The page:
This means that secondary players -- security chief Tony (Paul Leyden), customs agent Betty (Wendy Hoopes, who used to voice Quinn on Daria), immigration officer Nick (David Paetkau), cop Henry (Frank John Hughes) -- have little to do but fill time until Roger and Harley come back on screen. The pilot episode's feeble efforts to generate airport-plot with these characters underline just how uninteresting the milieu can be. Henry saves a doggie from a potential bomb in a suitcase; and newbie Nick falls for an adorable Filipina girl, arriving to meet her husband-to-be, that is, her ticket to U.S. citizenship papers, in the process learning how manipulative girls desperate to get into the States can be.

Poor idealistic Nick: he offers to sponsor the girl and bring her to his parents to sleep in the spare room, before her fiancé shows up, late. The camera lingers on his sad, disillusioned face as the girl walks away, in slow motion and hand in hand with her overweight dupe, turning to air-kiss at Nick. At just that moment, Betty announces that her drug-sniffing dog Wally is "never wrong," for the always-focused German shepherd pegged that girl as "trouble" right off. (Okay, so I'm ready to see more of the dog: he's got chops.) The naïve white boy learns his lesson, and less hauntingly, apparently, than his boss, who tells him he went through a similar desire to "save" a girl when he first started the job, years ago; but, he continues, playing earnest father-figure, "I sent mine back," and so he still wonders if he did the right thing.

Much as Nick might need to ponder the meaning of his boss' story, this and the bomb scare storyline serve only as lightweight backdrop, granting no insight into airport politics or the characters who have to deal with each others' fears and territorial anxieties. Neither do these subplots illuminate the series' ostensible primary concerns: relationships and airports. You'd think a show set in the nation's third largest airport (and the introductory dialogue goes some lays out all kinds of statistics, though whom they're supposed to impress is unclear) would take up that environment with some gusto. But no. LAX might be set anywhere that Locklear could show off her white pantsuit.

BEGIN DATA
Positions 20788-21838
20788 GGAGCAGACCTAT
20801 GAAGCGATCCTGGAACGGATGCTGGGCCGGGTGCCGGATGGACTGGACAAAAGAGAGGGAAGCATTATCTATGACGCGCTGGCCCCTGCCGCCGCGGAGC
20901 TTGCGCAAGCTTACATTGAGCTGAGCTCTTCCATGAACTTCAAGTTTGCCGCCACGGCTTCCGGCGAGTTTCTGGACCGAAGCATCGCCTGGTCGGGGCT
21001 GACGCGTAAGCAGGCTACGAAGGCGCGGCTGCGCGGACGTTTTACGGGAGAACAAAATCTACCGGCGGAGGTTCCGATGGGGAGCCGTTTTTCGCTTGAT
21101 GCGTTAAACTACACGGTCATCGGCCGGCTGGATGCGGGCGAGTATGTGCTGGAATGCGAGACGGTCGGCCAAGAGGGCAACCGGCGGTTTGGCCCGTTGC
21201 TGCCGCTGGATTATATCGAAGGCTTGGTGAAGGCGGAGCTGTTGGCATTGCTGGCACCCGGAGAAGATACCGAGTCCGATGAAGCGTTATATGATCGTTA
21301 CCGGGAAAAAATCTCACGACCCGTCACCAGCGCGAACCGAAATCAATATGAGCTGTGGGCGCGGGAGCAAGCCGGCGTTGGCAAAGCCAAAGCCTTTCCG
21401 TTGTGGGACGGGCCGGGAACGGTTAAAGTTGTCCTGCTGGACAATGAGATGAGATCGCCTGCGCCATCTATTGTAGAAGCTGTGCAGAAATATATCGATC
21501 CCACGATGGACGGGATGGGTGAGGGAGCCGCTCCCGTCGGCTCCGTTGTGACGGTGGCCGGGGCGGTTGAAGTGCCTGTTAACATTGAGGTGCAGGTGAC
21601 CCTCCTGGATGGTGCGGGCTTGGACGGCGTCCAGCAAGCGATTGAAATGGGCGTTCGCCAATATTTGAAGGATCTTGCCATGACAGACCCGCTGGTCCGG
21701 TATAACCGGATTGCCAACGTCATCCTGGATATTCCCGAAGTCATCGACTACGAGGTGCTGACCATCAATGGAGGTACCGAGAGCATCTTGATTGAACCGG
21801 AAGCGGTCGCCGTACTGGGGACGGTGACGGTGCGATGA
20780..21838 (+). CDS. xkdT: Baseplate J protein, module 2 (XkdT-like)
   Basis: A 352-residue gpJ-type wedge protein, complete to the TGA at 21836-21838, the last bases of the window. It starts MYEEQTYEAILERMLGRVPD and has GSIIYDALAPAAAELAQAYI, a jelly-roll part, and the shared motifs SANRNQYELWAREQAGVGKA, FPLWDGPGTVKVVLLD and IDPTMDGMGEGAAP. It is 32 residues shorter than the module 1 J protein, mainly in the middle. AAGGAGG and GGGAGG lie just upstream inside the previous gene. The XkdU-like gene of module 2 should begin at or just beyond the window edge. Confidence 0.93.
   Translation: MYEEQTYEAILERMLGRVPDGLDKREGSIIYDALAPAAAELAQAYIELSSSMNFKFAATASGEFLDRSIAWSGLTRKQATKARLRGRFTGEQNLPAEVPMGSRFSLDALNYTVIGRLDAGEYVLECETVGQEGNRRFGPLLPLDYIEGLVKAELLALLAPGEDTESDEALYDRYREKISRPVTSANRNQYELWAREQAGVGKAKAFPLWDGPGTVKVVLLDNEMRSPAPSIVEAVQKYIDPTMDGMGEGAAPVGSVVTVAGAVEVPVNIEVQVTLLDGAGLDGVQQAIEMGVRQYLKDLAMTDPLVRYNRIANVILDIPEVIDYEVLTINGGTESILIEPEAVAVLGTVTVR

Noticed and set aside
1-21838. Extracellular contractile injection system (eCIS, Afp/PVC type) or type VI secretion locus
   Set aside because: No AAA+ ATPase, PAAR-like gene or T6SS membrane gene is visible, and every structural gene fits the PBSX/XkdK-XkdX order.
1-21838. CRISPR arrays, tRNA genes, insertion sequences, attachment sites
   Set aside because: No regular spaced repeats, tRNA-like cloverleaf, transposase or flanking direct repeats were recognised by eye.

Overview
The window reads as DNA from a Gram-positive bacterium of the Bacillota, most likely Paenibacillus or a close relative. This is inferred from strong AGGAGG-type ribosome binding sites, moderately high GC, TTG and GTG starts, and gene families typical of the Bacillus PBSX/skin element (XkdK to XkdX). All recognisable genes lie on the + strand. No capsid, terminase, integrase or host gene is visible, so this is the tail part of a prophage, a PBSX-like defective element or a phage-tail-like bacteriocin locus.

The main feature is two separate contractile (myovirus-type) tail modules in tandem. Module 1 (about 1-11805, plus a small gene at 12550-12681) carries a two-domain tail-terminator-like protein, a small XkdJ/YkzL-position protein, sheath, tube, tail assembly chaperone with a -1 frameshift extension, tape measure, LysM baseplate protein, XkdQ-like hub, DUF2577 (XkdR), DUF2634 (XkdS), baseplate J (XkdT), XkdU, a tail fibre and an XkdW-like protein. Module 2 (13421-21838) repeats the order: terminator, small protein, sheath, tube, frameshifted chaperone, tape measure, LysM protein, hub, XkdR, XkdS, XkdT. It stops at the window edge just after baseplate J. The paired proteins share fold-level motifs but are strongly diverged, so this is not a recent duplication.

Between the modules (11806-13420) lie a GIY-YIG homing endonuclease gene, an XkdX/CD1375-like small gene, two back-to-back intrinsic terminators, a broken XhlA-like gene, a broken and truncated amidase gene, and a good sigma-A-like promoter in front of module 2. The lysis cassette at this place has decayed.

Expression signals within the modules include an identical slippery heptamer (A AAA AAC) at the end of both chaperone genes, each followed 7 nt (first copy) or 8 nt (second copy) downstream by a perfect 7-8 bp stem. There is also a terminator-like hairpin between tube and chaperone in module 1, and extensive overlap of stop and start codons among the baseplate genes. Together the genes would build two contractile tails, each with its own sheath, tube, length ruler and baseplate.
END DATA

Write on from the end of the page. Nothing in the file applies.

But it's unlikely, given LAX's origins as a "dramedy" (conceived some two years before 9/11), that it will push too hard on security lapses, drug trafficking, illegal immigration, terrorism, intoxicated pilots (in this first episode, these are "Russians" who sling sexist comments Harley's way when she tries to block their departure; Harley, of course, takes them out at the knees). Rather, these concerns appear as jumbled afterthoughts (the supposed bomb -- an abandoned suitcase -- is a bunch of confetti wired to explode, with a nasty note left by a local activist group, whose shaggy-haired representative the cop is determined to capture. Um, who's the adversary here?

Such diversions are too bad, for a series set in an airport might have offered smart, politically engaged narratives. What of the dead director, workaholic defined only by his job at LAX? He's gone in that first instant, barely spoken of again except as a punchline. How did he get on that runway? What drove him to such a public display of desperation? What is it about his job that would make someone so mad? The pressing story for LAX is exactly this: how a major airport conducts business. It might be funny, darkly satirical, maybe surreal, even campy (again, the Locklear factor). In any shape that's not so blandly conventional as this series, it's hard to imagine a more compelling subject these days, or a more alarming one.